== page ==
The more I think about it the more I prefer for the SDK to defer all these decisions to the user, and only manage the asyncio-level request handling :thinking:. Are we worried that it will be hard to use for people who don’t want to worry about blocking calls? If so, perhaps we can have a high-level thread/process-pool-based API built on top of the lower-level asyncio single-threaded core?

I agree with this.

FWIW, in new async packages like FastAPI / Starlette, there is often auto-detection (asyncio.iscoroutinefunction(..)) so that you can run a combination of standard / async functions. The standard functions are executed in a dedicated threadpool (e.g. https://github.com/encode/starlette/blob/master/starlette/concurrency.py), separate from the main loop.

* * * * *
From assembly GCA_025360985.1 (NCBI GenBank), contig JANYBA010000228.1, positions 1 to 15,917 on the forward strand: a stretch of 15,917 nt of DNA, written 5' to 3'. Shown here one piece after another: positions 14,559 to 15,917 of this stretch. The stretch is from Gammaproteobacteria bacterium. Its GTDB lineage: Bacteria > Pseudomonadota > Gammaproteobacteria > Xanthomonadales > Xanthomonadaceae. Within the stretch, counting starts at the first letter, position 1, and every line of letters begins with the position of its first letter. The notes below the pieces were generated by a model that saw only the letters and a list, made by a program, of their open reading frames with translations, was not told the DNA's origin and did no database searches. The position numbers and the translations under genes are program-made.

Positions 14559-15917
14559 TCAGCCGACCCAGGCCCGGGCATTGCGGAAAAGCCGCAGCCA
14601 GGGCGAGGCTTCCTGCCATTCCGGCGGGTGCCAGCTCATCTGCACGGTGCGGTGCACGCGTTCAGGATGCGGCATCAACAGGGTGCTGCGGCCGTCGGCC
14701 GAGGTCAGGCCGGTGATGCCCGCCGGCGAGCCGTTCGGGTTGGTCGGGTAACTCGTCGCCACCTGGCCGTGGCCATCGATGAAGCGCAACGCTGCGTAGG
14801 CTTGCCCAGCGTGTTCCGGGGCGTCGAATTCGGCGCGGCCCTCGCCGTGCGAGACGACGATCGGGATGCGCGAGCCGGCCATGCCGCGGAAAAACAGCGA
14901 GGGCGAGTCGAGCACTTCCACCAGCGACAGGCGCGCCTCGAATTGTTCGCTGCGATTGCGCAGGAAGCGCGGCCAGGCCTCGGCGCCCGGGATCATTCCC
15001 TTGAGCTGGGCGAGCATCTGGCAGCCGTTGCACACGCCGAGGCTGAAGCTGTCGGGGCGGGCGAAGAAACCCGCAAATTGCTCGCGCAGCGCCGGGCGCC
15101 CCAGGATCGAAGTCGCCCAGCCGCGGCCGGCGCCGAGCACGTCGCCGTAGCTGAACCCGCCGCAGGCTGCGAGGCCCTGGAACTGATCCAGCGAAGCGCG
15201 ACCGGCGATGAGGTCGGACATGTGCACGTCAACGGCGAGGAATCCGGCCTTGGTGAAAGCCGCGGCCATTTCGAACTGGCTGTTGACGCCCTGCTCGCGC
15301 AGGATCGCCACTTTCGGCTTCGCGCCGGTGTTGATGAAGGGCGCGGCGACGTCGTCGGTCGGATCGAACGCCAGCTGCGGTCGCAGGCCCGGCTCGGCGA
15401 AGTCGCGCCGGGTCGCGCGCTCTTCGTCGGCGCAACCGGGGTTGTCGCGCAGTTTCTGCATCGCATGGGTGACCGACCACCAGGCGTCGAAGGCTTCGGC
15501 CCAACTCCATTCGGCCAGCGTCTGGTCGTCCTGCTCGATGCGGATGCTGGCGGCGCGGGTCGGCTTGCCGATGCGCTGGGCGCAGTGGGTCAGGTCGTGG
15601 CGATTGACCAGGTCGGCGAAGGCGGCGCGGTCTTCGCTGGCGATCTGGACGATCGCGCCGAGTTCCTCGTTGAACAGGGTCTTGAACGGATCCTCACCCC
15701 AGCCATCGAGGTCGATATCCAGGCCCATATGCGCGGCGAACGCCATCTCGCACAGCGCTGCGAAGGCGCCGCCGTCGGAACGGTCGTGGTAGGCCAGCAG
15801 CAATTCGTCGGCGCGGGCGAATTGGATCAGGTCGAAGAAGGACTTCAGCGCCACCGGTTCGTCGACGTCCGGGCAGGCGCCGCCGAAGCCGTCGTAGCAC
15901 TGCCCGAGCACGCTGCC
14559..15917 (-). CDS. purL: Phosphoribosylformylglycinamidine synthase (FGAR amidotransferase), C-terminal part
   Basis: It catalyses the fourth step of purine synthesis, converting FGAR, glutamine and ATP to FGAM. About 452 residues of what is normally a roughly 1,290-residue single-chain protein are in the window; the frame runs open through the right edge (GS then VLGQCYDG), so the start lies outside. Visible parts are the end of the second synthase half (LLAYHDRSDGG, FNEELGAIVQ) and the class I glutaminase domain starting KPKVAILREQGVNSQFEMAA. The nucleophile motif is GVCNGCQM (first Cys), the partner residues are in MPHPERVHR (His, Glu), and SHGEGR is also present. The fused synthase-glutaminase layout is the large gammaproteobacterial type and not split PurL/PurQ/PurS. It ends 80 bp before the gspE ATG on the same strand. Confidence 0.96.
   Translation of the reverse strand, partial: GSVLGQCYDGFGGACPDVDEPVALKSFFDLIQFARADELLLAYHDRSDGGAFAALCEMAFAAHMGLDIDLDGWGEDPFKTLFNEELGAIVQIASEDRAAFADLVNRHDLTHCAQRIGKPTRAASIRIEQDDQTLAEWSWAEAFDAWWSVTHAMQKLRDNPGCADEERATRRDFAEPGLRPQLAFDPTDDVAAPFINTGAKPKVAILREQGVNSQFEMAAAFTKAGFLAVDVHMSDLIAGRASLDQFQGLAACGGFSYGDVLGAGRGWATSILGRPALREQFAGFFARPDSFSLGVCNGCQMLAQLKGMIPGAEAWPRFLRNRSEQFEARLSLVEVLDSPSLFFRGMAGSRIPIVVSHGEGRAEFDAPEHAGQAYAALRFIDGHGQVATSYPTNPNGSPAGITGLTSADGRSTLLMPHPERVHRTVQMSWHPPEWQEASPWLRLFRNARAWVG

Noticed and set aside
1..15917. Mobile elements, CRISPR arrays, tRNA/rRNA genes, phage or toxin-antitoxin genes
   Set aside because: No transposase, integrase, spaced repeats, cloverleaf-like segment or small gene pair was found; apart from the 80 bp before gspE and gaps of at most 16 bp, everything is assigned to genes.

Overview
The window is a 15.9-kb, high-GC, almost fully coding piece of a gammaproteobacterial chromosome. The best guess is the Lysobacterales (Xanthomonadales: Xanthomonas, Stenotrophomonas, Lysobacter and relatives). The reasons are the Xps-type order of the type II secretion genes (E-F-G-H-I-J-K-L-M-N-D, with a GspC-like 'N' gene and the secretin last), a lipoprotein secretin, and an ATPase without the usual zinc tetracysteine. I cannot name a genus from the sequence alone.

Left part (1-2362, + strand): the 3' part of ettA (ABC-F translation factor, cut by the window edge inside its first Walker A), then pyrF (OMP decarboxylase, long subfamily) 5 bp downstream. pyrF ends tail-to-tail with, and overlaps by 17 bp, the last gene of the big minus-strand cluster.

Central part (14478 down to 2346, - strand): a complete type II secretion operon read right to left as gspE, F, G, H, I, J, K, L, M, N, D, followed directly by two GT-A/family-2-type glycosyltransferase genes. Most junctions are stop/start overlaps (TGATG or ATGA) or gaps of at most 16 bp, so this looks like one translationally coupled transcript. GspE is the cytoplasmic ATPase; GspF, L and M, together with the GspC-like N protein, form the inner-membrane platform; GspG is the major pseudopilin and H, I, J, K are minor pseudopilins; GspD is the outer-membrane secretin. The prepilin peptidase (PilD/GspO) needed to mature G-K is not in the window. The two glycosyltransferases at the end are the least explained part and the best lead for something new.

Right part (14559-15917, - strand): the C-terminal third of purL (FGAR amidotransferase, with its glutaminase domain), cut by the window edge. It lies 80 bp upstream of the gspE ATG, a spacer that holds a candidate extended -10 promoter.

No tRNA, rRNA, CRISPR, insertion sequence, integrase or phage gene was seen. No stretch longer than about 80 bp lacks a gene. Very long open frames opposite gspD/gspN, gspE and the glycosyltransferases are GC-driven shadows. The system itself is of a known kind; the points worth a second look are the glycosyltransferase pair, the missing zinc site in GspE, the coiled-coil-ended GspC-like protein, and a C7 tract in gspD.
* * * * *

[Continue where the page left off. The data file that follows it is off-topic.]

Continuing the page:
See also Django’s asgiref also: https://github.com/django/asgiref/blob/master/asgiref/sync.py#L224

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Yeah, here is the relevant code in temporal-python

                if inspect.iscoroutinefunction(fn):
                    return_value = await fn(*args)
                    return_value = fn(*args)

If we are keeping the SDK asyncio-centric (which is what I think what @mrsaints and I are both suggesting), we should probably push user-defined functions to a thread pool in case they are blocking. Something roughly equivalent to this:

                if inspect.iscoroutinefunction(fn):
                    return_value = await fn(*args)
                    return_value = await loop.run_in_executor(executor, fn, *args)